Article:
Instead, I see the work as a place where, for example, Stiegler’s questions 
concerning communication and agency can be asked. The analysis also has 
a cultural theoretical dimension. I will discuss, via Judith Butler’s reading 
of Louis Althusser’s concept of interpellation, the ways in which program-
ming and various address forms on the Internet can be said to exercise a 
form of interpellation. What does it entail that today’s technologies have 
the ability to communicate to us while we communicate through them? 

Section 4 of _cross.ova.ing ][4rm.blog.2.log 07/08 XXtracts_ consists of short 
phrases from which one can derive such expressions as “embryotic narcot-
ic”, “adrenaline drones” and “sergent corporality”. “(photos)” appears be-
tween each phrase. Does this mean that the text derives from a metalan-
guage description of how between the words there is (or should be, or has 
been) a photo? Or is the text a description of what a photo shows? And, 
in such case, how does “smells.of.r[a|]op[e]ing.burns_” look? The smell of 
abuse? And is there a photograph of “than[atos]kfully”? In Greek mytholo-
gy, Thanatos is the personification of death who comes flying to people on 
black wings, to take their lives. Together with the name Eros, which one 
also finds in the text, we have the psychoanalytical terms for the instinct 
for life (Eros) and the urge for death (Thanatos). These are elements, which 
also include for example “genetically” and “virtual lust”, which cannot be 
pasted into a photo album. Albeit there are also image-creating words such 
as “booty” and “bullet” and “breast”. 
The text’s rhythmic repetition of the word “photos” conveys the sense of a 
communication, which was not originally intended for us readers, but has 
become so, and this conveys a sense of displacement. At the same time, the 
words, even when they are impossible to reproduce visually, are inventive 
structures which establish a type of impossible, colourful and protrud-
ing plateau in the conscious mind. Precisely because they are mixed with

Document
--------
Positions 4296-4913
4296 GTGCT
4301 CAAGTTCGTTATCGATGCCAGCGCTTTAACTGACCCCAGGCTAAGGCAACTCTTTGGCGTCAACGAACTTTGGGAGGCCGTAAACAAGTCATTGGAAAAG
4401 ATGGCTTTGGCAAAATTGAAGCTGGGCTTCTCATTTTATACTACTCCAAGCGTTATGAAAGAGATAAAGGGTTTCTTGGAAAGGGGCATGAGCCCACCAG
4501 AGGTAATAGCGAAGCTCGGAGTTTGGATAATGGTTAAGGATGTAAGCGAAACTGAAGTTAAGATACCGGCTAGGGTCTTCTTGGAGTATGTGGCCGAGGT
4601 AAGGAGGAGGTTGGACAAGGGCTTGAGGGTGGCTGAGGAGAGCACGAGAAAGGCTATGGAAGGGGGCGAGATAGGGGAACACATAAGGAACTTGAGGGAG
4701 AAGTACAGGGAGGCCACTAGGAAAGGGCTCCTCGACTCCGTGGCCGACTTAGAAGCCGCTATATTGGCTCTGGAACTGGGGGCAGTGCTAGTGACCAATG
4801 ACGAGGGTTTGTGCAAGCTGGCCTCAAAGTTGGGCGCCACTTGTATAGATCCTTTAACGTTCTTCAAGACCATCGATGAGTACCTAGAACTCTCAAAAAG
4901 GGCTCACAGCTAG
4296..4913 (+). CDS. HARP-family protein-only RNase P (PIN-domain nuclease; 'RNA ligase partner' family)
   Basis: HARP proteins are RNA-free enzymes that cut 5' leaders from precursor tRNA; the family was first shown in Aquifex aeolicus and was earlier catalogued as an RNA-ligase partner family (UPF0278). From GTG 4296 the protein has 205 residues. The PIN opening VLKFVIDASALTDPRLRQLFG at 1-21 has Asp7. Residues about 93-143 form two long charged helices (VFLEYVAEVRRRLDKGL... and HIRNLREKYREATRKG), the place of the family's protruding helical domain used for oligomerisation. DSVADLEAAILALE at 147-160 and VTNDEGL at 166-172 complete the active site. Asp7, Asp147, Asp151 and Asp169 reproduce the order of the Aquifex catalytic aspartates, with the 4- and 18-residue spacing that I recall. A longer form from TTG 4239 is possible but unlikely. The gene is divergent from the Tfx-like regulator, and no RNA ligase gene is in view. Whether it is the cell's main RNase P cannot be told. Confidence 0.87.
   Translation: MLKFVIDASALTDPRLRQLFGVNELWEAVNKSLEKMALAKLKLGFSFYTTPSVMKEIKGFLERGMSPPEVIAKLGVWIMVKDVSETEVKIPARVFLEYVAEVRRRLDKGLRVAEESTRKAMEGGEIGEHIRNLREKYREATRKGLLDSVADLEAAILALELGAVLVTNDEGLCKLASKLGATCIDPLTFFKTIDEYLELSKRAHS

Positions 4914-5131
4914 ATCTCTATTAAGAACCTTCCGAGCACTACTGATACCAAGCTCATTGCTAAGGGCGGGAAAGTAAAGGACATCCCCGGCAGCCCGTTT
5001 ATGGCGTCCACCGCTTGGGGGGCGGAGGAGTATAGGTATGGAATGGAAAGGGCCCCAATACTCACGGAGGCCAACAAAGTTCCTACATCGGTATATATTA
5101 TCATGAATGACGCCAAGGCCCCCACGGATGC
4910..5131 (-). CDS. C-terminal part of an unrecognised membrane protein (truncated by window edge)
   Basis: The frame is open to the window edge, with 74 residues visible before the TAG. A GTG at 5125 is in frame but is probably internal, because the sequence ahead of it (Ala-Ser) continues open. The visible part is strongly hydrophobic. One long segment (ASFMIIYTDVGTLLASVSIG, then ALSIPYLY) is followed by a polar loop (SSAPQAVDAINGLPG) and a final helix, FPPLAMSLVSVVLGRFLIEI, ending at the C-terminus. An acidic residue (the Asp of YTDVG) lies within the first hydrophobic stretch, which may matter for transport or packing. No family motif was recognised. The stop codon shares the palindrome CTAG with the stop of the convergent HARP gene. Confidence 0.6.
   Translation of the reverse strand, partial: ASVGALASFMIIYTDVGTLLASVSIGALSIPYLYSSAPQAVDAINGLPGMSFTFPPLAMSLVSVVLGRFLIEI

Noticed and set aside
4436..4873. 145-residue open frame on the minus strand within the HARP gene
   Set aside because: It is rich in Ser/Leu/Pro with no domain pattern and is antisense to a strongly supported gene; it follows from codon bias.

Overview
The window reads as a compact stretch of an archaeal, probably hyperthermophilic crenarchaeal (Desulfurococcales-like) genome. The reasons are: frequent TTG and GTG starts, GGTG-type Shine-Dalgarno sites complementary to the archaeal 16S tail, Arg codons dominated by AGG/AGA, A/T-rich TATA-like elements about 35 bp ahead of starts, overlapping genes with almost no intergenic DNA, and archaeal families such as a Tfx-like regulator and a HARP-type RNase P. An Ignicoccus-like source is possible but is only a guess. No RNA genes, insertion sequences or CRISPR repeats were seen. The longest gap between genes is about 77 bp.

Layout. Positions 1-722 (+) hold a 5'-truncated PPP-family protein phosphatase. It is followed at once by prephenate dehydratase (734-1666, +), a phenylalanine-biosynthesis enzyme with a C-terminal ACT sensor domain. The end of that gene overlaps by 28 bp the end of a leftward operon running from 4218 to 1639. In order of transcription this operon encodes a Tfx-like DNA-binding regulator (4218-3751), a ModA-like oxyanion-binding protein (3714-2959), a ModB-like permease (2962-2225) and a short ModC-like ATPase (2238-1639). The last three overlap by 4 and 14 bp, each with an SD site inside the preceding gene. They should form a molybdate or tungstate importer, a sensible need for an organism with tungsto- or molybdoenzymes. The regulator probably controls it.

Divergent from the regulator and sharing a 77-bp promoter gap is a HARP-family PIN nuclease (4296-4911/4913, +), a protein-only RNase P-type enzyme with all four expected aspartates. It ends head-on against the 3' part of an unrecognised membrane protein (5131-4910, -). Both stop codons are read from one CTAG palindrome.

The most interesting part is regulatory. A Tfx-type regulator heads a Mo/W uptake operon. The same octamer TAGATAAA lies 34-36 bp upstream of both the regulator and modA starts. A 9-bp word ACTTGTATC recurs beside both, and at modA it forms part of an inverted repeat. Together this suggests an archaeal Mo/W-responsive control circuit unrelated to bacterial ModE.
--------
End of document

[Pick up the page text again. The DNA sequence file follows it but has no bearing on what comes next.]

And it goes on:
trash words and trash code, when expressive and inventive strings of words 
appear, they stand out sharply like a sculptural, although impossible, pla-
teau. Such poetic plateaus continue their presence down through the next 
sections with structures that can be read as approximations toward terms 
such as: blind body, amber kernels, snipped genital puppets, dna paper cut 
and geisha aphasia. 
Fig. 3: _cross.ova.ing ][4rm.blog.2.log 07/08 XXtracts_, section 4

The repeated use of the word “photo” in section 4 can be read as met-
alanguage, since it marks that something is a photo, which is a semantical-
ly understandable word addressed to the reader,  and habitually associated 
with the metalevel. Elsewhere in the work, there is metalanguage in a more 
programming-related sense, where the words in principle (originally) are 
not for meant for readers at all. The previously discussed section 3 (where 
the layout resembles M’s, or breasts, a wolf or curtains) contains words 
that are surrounded by metaword symbols, such as the word: “”. 
As described by computer scientist John McCormick, these arrow sym-
bols are used as conventional characters (in HTML) to indicate metadata. 
These symbols thus differ from the normal words on a website (MacCor-
mick 2012, 19). The American digital poet and theoretician Loss Pequeño 
Glazier explains that metadata (also called tags) describes how text will 
look, or where it is placed on the page. As he demonstrates: “For example, 
will begin a section of italics and will end it” (Glazier 2001, 14-
15). In this way, metadata can be used when a website is coded and the 
title has to be in a particular font size, thickness, colour and typography, 
where this can be marked with the help of words before and after the title, 
for example (as described by McCormick): “”, and after the 
title word(s) “”. The code and the text to appear on the website 
are written as one text, but not all of it will be read as text. Part of the 
point in my reading of mez’ text is that I as a reader do not understand 
everything in it, since in principle parts of it are not addressed to me as a 
reader; or rather, they were not, before mez chose to make them part of 
her text. The words used as metadata are performative words in the most 
concrete sense. They make things happen, but we are not intended to see 
them. They are, thus, to be read as words containing a special effect; words 
that enclose other words and make them stand out in a particular way. Yet, 
they would normally not be addressed to a person, but to a machine. On